Do you complain about your health or your appearance on a regular basis? Are you always too tired? Do you never have time to shop for or prepare healthy meals? Can you recall the last time you took a walk or saw the inside of a gym?
It takes a lot of mental space and emotional stamina to constantly remind ourselves of all that we don’t have the time or energy to accomplish. You want to make a change. You want to live differently. If only you had more time. If only you didn’t have to work so much. If only energy grew on trees.
Do you wish that things were different? They can be.
What are you doing to change your habits? Make one small tweak to your usual routine, and soon you’ll reap big rewards.Park in the far corner of the parking lot. Use the restroom on a different floor, and take the stairs to get there. Walk a lap around the office interior a few times each day to stretch your legs and refresh your mental muscle. Bring (and eat) one piece of fresh fruit each day.
Have you ever thought about the habits or behavior patterns you engage in regularly that create an environment for this condition of Not-Enough-Time-ness to thrive?Are you guilty of contributory health negligence?
An intense worklife is a convenient alibi to explain away the extra weight, the afternoon crashes and the bad eating habits. There’s an easier and a more delicious way to go (and yes, all of your work will still get done in time). In our FREE report, we outlined 6 Easy Shifts to Boost Your Health in No Time! (Get it by entering your name and email address in the space on the right side of your screen). It’s a great place to start, after all, the rest of your life starts right now!
Has this ever happened to you?
A client calls and describes a new case or a deal that seems impossible given the law as you know it. You express your initial reaction, and she asks you if there’s another way. Your brain starts churning as you consider the possibilities. Thinking out loud, you come up with an idea! Well, you tell her, we could try. . . .
Or, you get served with motion papers, and your adversary’s case is so compelling that you’re speechless. Then, you relax and regroup. You rise to the challenge, and you figure it out. You find the argument that was relegated to a footnote but really makes your case a winner (or at least plausible).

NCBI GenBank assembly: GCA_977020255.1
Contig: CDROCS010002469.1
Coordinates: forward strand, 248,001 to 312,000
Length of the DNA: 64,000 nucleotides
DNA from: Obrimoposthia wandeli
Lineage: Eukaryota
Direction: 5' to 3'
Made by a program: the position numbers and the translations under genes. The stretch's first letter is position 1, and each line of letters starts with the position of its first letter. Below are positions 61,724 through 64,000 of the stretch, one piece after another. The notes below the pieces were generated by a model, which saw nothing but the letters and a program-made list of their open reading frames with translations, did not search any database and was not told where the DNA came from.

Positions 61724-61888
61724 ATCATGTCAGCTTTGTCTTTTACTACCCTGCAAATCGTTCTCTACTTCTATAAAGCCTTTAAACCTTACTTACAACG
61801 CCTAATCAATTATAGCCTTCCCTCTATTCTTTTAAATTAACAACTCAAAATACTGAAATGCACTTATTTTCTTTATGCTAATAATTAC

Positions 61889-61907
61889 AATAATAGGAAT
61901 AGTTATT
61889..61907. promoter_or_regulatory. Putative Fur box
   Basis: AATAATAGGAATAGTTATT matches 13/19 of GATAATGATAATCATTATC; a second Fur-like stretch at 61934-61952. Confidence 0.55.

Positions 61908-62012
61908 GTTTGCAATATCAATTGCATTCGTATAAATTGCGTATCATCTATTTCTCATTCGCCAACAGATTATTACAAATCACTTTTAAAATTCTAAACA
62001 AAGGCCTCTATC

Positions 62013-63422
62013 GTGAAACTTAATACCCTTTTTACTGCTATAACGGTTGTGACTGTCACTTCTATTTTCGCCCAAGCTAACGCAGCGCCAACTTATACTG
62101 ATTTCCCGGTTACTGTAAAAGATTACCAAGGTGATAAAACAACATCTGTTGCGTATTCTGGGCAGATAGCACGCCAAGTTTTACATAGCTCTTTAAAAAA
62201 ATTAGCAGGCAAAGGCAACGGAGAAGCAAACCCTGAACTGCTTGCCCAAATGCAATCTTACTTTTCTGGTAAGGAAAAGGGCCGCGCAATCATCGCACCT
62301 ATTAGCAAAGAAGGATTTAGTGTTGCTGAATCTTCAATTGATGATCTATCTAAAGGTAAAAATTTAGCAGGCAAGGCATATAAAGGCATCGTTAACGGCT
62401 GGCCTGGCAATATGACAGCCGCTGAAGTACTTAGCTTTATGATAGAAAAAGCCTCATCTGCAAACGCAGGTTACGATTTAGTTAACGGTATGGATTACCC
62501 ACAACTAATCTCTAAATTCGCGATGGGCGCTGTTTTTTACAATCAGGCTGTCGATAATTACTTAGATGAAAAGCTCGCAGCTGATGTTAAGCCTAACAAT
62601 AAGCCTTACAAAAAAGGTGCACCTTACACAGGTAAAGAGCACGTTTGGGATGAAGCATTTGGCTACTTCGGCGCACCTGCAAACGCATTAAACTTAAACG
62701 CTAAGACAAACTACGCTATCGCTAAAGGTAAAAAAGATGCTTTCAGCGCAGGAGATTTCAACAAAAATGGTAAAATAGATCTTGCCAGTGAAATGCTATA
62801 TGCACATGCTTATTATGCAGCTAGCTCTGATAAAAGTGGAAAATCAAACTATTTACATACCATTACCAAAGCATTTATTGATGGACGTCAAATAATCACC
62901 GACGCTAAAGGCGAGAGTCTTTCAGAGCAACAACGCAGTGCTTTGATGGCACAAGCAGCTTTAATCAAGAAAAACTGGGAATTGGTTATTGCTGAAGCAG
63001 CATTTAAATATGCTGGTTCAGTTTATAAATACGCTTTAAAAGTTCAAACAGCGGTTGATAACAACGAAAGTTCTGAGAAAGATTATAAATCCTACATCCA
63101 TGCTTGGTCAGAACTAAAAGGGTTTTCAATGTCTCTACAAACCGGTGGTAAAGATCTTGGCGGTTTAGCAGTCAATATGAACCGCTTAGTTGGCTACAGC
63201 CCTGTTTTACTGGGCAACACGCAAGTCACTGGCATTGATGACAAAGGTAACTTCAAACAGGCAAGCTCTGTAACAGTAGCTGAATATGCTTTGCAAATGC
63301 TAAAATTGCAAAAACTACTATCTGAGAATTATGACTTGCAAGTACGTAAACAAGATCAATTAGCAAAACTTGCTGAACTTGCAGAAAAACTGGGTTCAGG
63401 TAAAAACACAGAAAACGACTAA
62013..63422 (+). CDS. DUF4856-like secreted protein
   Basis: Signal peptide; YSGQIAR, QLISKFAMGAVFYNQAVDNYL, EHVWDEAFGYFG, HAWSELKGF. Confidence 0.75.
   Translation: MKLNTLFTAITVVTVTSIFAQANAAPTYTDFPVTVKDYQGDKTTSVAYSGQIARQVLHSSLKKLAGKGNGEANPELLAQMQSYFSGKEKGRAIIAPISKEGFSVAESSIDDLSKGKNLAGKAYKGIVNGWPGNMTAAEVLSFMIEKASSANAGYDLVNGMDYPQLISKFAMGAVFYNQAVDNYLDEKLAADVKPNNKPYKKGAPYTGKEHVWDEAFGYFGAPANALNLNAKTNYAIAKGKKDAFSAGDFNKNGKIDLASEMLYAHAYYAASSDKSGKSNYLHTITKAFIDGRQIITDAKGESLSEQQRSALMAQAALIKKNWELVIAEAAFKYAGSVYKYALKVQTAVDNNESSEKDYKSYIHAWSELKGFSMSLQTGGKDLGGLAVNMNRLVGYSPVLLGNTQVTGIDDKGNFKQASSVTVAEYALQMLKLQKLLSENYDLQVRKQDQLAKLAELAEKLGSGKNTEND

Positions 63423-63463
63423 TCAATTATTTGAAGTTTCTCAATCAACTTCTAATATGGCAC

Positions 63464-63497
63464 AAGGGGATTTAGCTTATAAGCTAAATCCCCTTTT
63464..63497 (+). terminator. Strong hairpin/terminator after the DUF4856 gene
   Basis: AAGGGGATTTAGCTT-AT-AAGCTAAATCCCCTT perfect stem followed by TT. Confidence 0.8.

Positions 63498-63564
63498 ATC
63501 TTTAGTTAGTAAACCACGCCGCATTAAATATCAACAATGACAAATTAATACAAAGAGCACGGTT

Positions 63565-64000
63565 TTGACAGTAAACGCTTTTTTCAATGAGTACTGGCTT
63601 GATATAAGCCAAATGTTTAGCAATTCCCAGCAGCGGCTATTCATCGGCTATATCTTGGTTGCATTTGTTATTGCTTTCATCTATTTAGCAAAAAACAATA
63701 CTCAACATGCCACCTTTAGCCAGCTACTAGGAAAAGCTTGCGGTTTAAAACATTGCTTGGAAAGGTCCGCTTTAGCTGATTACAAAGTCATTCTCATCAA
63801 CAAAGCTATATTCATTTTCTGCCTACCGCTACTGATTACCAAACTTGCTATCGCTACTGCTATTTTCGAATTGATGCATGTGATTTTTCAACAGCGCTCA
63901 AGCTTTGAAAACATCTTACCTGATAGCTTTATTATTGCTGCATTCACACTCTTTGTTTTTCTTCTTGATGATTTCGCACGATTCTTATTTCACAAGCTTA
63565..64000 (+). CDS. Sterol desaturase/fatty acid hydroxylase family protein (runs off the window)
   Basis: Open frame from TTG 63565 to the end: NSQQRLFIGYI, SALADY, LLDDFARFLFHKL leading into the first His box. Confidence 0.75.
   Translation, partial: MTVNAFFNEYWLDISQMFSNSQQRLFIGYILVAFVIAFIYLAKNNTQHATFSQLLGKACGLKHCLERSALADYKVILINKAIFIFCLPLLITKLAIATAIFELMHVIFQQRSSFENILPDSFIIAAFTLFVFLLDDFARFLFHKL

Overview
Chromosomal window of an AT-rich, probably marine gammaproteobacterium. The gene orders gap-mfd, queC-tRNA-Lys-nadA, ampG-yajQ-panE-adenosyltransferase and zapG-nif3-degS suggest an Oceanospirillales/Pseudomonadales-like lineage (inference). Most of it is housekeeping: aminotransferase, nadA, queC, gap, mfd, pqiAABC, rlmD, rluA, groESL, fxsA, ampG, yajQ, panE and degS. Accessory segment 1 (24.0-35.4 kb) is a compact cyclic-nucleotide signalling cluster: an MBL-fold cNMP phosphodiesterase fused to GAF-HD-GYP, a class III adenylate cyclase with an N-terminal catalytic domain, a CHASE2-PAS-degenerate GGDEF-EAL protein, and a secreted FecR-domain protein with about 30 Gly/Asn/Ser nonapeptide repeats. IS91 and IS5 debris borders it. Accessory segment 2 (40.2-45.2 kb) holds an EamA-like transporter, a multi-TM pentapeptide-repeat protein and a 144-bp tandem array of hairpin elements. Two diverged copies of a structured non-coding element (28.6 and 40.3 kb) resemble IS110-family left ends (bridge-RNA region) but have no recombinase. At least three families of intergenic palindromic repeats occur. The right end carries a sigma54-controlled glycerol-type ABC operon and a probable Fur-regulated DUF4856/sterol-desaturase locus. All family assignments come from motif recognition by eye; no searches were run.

Very rarely is there only one way or just one answer. Life, like the law, is filled with infinite possibilities. What may seem black and white actually contains shades of gray.
The next time you find yourself thinking that there’s “no time” to eat breakfast, or to go to the gym or to go out with friends, we invite you to be your own adversary.
Play devil’s advocate.
Think as if your life depended on it, because it does. Challenge yourself to find 1 or 2 solutions to your obstacles.
Well, I could try __________________________.
Fill in the blank. Let us know what you come up with in the comments below. If you’re stuck, we’re happy to chime in, just ask us below or email your obstacle to firstname.lastname@example.org.
Even if you aren’t familiar with Parkinson’s Law by name, you’ve probably experienced it.
According to Parkinson’s Law, work expands to fill the time available for its completion.
We’ve all been there – - we’ve worked on something for days or weeks and then scramble at the end to make the filing or service deadline. No matter how impossible it seems to get things done in the allotted time, we always do. Whew! But is it always necessary to spend as long as we do completing projects? Maybe not.
Sometimes, getting things done quickly serves us (and our clients). All of the half-finished projects and loose ends you’ve been meaning to wrap up take up valuable real estate in your brain. They add up, and it gets like a crowded subway car. It’s hard to have the focus and clarity we need to do great work when we’re carrying such a heavy load. Also, always working down to the wire adds more stress to our days. Here’s one way around that:
1. Make a list of all of the things that are hanging in limbo. You know, the cases you keep meaning to read, the article in that Law Journal that you’ve been carrying back and forth to the office, the emails you’ve yet to return, the files sitting on your credenza, those kinds of things. Spend 5 minutes and list as many items as you can.
2. Take a look at your list. What can you delegate or discard? Cross these items out. They’re off your plate now.
3. Declare a deadline. Stick to it. Schedule out as many of the other items as you can, and honor the schedule as a fixed deadline.
Before long, this will create greater ease and flow (and less stress) in your work and your life. Give it a try and share your verdict with us in the comments below.
Amicus Curious? Have a question about your health or lifestyle? Send it our way: email@example.com